getting hold of all my mum’s records.  The hospice asked why this woman was being referred to them as the doctors said she is fine, no referral required! 

I cannot refer back over the anxieties of our family; just so cold, so unfeeling.  Here we have a dying human being entrusted into so called professional hands, who was left to suffer these terrible symptoms without any input from the professionals.

Your majesty could you imagine what it was like to try and feed my mother, using small jars of baby food.  I tried so hard to get help, but my pleas were falling on deaf ears. On one occasion after a visit by paramedics my mum was put on a vulnerable adults list.  How shocking and humiliating for us both.  This was just before my mum died.  At this stage my health started to deteriorate I am also disabled with two chest illnesses. I lived in Derby, my mother lived in South London.  She was too frail to move in with me in Derby and this was the London she loved.  She chose to die there and still the G.P. and hospice would not reinstate palliative care.  I have to ask why?  This was 
violating my mother’s human rights to die with dignity and care and where was her end of life care plan? Nowhere. It’s as though my mother never existed at all. My mother died in hospital on 1st July 2011, where she did receive palliative care for eight days. Eight days from admission to hospital the last time till death. Eight days palliative care was all she was given.

Your majesty, we hear everyday about these things happening leaving many devastated lives behind, but to me my mother’s case was special, because I used the resolution process to ask the questions and to get the answers as to why this happened.  I did not sue or at any time ask for compensation for my mum, but unfortunately the system has not delivered the answers. In fact the Health Ombudsman with her G.P. advisors totally destroyed my mother’s case, finding in favour of the GP. Not giving one point to mum and myself -why?  Even my MP turned on me in the end saying it’s obvious that you carry a heavy burden by not being with your mum as often as you would have liked, especially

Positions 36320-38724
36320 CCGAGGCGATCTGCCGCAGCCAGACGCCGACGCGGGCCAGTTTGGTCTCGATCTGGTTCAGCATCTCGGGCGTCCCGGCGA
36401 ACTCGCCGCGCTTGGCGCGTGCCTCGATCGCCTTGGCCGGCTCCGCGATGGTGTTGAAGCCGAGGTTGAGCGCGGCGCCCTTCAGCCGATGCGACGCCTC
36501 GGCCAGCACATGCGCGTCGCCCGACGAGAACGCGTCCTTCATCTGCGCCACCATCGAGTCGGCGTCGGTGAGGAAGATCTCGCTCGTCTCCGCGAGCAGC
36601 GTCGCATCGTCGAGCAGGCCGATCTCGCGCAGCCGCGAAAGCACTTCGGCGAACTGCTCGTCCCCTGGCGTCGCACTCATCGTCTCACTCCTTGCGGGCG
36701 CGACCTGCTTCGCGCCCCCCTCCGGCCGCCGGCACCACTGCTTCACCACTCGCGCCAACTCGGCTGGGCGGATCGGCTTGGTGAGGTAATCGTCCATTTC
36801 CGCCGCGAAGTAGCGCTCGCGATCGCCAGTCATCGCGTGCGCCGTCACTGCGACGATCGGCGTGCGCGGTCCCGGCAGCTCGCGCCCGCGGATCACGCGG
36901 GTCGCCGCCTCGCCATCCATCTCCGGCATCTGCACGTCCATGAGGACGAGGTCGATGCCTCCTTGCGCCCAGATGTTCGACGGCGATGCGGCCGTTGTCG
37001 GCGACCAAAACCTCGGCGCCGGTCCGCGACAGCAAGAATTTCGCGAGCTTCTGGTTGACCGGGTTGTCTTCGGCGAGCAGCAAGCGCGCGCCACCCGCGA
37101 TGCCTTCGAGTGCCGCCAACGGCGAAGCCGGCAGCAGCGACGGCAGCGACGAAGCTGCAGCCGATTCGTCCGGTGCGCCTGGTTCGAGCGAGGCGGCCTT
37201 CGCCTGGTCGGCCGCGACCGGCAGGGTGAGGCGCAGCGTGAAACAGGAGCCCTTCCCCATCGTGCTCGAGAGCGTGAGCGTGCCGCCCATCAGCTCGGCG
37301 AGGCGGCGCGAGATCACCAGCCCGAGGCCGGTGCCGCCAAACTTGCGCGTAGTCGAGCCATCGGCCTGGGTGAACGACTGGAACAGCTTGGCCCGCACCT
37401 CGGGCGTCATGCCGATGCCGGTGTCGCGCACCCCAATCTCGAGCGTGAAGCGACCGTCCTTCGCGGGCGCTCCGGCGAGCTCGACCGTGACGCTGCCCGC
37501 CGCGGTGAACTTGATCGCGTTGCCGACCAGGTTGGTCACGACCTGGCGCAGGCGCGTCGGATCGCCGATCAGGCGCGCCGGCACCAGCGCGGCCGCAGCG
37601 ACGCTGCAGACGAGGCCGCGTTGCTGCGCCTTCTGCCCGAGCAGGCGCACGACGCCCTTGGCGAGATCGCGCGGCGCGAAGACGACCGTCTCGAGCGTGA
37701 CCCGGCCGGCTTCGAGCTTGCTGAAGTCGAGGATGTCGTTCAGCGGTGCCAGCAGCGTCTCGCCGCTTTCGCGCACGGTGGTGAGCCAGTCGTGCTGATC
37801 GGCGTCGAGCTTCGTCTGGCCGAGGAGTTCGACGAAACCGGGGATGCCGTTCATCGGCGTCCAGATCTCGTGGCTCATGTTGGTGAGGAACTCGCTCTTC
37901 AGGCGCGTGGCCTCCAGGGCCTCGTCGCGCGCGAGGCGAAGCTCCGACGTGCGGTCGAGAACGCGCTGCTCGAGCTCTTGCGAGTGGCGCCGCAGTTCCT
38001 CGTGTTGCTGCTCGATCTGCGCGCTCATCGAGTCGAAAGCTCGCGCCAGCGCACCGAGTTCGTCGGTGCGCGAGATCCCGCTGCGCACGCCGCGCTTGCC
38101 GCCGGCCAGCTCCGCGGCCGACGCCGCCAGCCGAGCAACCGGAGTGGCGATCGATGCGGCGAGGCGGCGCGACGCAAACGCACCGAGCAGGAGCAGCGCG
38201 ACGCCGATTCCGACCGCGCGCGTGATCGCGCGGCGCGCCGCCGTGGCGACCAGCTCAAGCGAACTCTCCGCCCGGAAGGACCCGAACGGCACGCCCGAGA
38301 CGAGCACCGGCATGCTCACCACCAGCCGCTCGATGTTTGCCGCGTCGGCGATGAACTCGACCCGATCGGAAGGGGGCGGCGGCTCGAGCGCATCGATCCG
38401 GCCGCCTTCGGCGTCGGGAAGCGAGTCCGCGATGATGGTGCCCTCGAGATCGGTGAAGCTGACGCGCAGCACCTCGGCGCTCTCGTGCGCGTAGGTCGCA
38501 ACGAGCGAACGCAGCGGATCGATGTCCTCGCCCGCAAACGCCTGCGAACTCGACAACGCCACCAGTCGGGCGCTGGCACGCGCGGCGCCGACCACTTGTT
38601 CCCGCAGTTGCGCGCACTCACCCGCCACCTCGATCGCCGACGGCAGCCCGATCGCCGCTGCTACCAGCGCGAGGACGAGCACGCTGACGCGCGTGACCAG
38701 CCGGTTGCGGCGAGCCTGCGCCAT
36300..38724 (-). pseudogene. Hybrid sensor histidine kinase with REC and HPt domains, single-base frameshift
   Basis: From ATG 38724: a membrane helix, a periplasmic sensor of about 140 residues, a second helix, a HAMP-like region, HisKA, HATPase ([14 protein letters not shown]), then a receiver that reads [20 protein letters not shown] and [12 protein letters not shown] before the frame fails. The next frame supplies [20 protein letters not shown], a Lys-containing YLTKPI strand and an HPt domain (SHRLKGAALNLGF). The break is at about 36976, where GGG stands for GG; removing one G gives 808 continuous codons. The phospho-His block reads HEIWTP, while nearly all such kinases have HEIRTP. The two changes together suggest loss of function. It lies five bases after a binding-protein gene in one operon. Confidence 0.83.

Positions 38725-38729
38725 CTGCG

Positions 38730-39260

when her health deteriorated.

My family were shocked by this comment.  It’s as though I got the blame for what happened.  I am not a cancer specialist, but the GPs and hospice are!

Your majesty, I suffer now and have for two years with PTSD, yet with all this, I have managed to maintain dialogue with Parliament, Ombudsman GPs and hospice.  A mighty tall order, but I am not afraid of them, but I feel a person like myself has no voice, no one is listening, it seems no one cares. None of these people have ever asked about my health, no one ever asks how I am coping with all the stress this has caused.  I will forever remember my mum as a true heroine to go through all stages of cancer without care. Means my mother was someone special, she was very special!! 

Your majesty I know that at one time my MP went to see Dame Julie Mellor regarding my mother's case.  I did have a review centred around the original investigation.  This of course led to the conclusion that stood in the first place.  This system appears to be very biased against those who are disadvantaged, or are not up to barrister standard. I hope no one thinks I am not mentally fit, but I am in the sense that I can still write.

Your majesty, my earnest hope is that you are able to consider and to pass on the views expressed here onto those who can make a difference and give hope to mothers, fathers, sons, daughters and society as a whole in the hope  that justice will prevail and that no family has to go through the daunting process I have just been through.  Losing a loved one is bad enough, but to rub salt in the wound is something else. 

I have the honour to remain madam, your majesty’s humble and obedient servant.